These are a few figures.

  • Electric Mountain is the UK’s largest electricity storage scheme with a capacity of 9.1 GWh.
  • The largest battery in the world is the Bath County Pumped Storage Station with a capacity of 24 GWh, which works on similar principles to Electric Mountain.
  • Building another Electric Mountain would cost £1350 million, if we could find somewhere to put it.

But supposing half the 35.5 million cars and light goods vehicles in the UK were replaced by new electric vehicles containing a battery of around 20 kWh, that would be a total storage of 355 GWh or nearly forty Electric Mountains.

Conclusion

Harnessing all of these batteries will be an enormous challenge, but it will be ideas like this, that will enable the world to go carbon neutral by 2050.

But I don’t think we’ll ever see Trump or Xi Jinping in an electric limousine..

 

June 21, 2019 Posted by | World | , , , , , , , , , , , | Leave a comment

The Shape Of Solar Farms To Come

This article on Renew Energy is entitled Gannawarra Battery-Integrated Solar Farm – Australia’s Largest – Officially Opened.

These are the first two paragraphs.

The Gannawarra solar and energy storage project near Kerang in western Victoria has had its official launch on Friday, to mark the largest pairing of a solar farm and a grid-scale battery system in Australia.

State energy minister Lily D’Ambrosio officially anointed the landmark project, which has combined 60MW of PV panels and a 25MW/50MWh battery system – Tesla’s second-biggest battery in the country so far.

Form the video in the areticle, it appears that there are 120 hectares of solar panels and the farm provides enough electricity for 25,000 homes.

It is an interesting concept and I’m sure it will be repeated around the world.

Ausralia has lots of sun, but there is no reason, why a similar system can’t be developed with tidal, wave or wind power.

June 18, 2019 Posted by | World | , , , , , , | Leave a comment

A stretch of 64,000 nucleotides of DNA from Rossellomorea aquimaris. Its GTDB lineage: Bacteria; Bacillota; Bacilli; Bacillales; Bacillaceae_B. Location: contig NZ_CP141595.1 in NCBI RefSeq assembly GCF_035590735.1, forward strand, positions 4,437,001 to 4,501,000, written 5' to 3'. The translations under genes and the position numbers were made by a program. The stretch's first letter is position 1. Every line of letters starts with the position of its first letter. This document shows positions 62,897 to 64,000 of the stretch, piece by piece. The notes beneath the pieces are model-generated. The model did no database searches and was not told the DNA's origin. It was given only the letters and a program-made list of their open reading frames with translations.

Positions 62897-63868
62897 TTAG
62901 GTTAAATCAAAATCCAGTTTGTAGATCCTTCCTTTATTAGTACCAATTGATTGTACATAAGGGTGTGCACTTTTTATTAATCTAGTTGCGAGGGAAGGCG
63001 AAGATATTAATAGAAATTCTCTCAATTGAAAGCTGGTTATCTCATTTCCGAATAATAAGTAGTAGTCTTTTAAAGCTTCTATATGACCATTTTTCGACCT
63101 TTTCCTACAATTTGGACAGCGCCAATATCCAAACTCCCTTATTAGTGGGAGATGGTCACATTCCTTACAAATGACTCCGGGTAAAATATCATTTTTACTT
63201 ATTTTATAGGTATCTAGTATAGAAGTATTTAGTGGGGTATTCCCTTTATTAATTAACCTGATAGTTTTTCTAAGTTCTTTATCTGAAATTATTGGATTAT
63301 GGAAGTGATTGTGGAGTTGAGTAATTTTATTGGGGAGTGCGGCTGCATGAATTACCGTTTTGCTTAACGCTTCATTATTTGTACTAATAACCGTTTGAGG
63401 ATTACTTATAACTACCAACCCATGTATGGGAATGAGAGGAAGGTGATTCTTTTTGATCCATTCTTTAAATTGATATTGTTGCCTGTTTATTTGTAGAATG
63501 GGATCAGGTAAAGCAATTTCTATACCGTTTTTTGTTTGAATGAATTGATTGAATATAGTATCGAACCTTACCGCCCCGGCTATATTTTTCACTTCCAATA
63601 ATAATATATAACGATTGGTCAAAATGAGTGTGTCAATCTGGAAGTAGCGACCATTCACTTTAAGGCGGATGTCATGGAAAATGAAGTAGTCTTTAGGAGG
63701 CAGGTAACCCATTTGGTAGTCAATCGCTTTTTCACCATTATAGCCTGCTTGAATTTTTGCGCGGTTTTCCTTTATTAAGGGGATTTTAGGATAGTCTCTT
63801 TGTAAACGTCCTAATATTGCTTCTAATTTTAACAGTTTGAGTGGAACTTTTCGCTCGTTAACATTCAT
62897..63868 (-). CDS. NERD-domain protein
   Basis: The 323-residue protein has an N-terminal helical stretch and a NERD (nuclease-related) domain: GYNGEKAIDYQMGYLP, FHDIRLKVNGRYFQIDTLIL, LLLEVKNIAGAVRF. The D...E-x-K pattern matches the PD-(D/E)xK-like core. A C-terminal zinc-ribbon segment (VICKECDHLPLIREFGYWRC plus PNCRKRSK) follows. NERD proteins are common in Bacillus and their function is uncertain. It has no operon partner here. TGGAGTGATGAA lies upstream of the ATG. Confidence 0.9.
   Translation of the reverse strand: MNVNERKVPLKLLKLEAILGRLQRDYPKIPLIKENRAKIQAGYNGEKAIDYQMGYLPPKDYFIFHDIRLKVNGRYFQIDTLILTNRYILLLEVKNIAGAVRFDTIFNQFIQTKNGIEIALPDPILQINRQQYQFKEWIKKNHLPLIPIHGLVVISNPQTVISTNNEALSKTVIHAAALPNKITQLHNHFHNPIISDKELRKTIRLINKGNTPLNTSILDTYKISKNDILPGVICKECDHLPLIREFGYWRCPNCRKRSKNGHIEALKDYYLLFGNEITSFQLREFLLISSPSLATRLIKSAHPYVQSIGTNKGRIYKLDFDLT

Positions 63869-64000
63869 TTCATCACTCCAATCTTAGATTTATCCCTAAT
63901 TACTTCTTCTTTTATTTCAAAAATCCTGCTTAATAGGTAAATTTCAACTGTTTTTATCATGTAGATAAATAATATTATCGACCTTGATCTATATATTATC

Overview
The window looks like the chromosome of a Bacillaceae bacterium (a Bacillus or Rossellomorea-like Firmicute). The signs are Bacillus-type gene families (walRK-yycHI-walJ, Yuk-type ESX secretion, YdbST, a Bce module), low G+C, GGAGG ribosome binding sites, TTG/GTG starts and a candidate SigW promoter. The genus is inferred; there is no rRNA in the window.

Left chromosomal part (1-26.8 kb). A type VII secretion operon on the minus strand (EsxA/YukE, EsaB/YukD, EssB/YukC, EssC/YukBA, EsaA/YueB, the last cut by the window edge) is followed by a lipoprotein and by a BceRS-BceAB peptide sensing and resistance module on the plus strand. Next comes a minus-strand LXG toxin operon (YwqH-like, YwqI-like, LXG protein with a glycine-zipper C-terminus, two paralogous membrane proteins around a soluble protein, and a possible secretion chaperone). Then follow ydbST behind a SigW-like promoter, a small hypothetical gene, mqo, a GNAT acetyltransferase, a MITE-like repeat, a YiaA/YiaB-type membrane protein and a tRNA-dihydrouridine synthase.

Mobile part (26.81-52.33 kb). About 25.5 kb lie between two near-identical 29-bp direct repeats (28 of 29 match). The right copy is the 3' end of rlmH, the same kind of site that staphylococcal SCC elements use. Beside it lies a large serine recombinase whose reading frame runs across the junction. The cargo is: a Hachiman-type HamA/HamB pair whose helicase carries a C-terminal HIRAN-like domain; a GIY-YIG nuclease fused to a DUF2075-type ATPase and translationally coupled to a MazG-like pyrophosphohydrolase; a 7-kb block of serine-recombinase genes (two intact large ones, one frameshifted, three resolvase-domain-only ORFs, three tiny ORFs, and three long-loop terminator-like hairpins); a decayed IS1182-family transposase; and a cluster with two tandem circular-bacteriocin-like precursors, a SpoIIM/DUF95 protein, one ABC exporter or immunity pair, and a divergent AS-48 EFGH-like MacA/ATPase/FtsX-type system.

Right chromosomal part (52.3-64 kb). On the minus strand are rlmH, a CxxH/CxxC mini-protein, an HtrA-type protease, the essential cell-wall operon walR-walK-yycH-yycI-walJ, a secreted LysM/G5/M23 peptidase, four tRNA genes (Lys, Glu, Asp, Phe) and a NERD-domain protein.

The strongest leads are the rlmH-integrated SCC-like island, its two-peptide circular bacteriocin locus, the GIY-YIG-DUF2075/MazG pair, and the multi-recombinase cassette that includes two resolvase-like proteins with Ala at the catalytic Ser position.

Egypt To Power Europe By Underwater Cable

The title of this post is the same as that of a short news item on page 32 of today’s Times.

Egypt appears to be using gas from four new offshoregas fields to generate the power.

But surely, they could also use solar, as I’ve heard Egypt gets a lot of sun!

I do think though, that countries like Egypt, Libya, Tunisia and Morocco, which are all reasonably close to Europe could generate substantial amounts of solar power, which could then be exported to the North, through undersea cables, which are not very long using today’s technology.

I also think, that solar power will grow Southwards from the countries bordering the Mediterranean.

Will these basket case countries like Sudan, Mauritania, Somalia and Chad, acquire both an income and the electricity they need to improve the lot of their people?

Whether, their people will benefit, is another question, but Europe’s need for green energy could be the need, that these countries will fill, using unproductive desert.

I also think, there’s scope to combine solar farms with agriculture in the shade to create the food they need.

Read Solar Farms And Biodiversity on Solar Power Portal.

May 24, 2019 Posted by | World | , , , , | Leave a comment

A Different Energy Storage Technology

Recently, two articles on the web have been caught in my Google alerts.

Both articles are about energy storage using a Vanadium Redox Flow Battery.

This is a paragraph from the Bushveld article.

The project will be implemented in two phases for a total of 1 400 MWh of energy storage capacity – 800 MWh in Phase 1 and an additional 600 MWh in Phase 2.

When you consider that with lithium-ion technology battery capacity is normally talked about in kWH, these are impressive amounts of stored energy.

Reading the Wikipedia post shows that the batteries rely on toxic chemicals like sulphuric acid and vanadium oxide, which would probably rule out mobile applications.

Conclusion

Having read all the two articles and the Wikipedia entry, I wouldn’t be surprised to see some form of technology like this emerge for large scale energy storage to back up intermittent power sources like solar, wind and wave.

 

May 7, 2019 Posted by | World | , , , , , , | Leave a comment

World’s First Solar-Powered Train

This video was pointed out by an eFriend.